“Both times the KHL team stepped up and gave him an offer that he wanted to take,” Armstrong said. “I think he was still defining himself and still becoming comfortable as a player, and he was making a lot of money in the KHL and was concerned about the difference if he had to play in the American Hockey League at the time.”

Lehtera paid approximately $1 million to terminate his contract with Sibir this off-season, but unlike Kontiola he didn’t have to shoulder that load on his own. The 26-year-old had leverage in negotiations with St. Louis because he was eligible to become an unrestricted free agent if he chose to wait one more year to come over.

In other words, the Blues needed to pay more if they wanted him now.

They ended up giving him a deal worth $3.25 million this season — $1.6 million came instantly in the form a signing bonus — and $2.25 million in 2015-16.

“It was difficult because obviously it’s a much larger cap hit to our team,” Armstrong said.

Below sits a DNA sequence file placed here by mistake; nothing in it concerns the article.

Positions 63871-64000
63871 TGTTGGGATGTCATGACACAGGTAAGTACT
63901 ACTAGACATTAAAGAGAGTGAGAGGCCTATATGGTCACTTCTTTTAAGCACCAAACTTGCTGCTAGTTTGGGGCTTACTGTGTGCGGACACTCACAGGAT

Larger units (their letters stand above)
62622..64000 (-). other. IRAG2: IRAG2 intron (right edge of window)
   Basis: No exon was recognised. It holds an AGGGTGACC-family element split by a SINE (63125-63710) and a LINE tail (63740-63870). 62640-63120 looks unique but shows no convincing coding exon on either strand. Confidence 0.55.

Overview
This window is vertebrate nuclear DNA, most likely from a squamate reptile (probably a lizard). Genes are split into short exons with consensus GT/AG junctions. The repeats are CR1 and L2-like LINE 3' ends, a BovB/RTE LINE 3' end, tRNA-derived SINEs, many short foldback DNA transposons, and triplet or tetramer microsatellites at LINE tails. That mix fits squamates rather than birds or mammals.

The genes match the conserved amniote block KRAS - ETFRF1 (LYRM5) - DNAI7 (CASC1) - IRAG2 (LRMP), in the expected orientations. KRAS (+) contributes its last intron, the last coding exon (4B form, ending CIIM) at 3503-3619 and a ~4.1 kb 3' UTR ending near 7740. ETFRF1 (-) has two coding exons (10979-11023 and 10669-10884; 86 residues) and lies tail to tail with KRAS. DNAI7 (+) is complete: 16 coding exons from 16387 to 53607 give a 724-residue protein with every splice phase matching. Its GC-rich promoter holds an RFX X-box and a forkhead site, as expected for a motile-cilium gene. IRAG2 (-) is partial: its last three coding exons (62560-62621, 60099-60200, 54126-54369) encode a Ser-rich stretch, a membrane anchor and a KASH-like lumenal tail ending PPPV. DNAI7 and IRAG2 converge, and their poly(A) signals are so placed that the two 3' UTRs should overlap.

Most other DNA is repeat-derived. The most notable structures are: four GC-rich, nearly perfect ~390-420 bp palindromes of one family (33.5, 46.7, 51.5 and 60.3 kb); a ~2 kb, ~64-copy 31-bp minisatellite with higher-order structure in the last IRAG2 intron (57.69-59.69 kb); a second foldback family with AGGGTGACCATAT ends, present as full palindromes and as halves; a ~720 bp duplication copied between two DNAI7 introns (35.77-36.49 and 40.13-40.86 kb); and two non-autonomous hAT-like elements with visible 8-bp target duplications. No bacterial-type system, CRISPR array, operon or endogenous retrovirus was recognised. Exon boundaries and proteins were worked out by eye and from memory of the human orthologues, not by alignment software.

For this player, at this time, it was a risk worth taking.

St. Louis is in need of offence after a disappointing first-round playoff exit and Armstrong believes that Lehtera will click with former KHL linemate Vladimir Tarasenko. In fact, he expects the new addition to “produce and produce right off the bat.”

“We’re not making him out to be the saviour by any stretch, but he’s a good NHLer,” Armstrong said. “We think he’s going to be a player that can step into our group of nine and help us.”

Help from the KHL?

Yes, the talent pipeline is suddenly flowing in this direction again.

The threat, if there ever was one, is no more.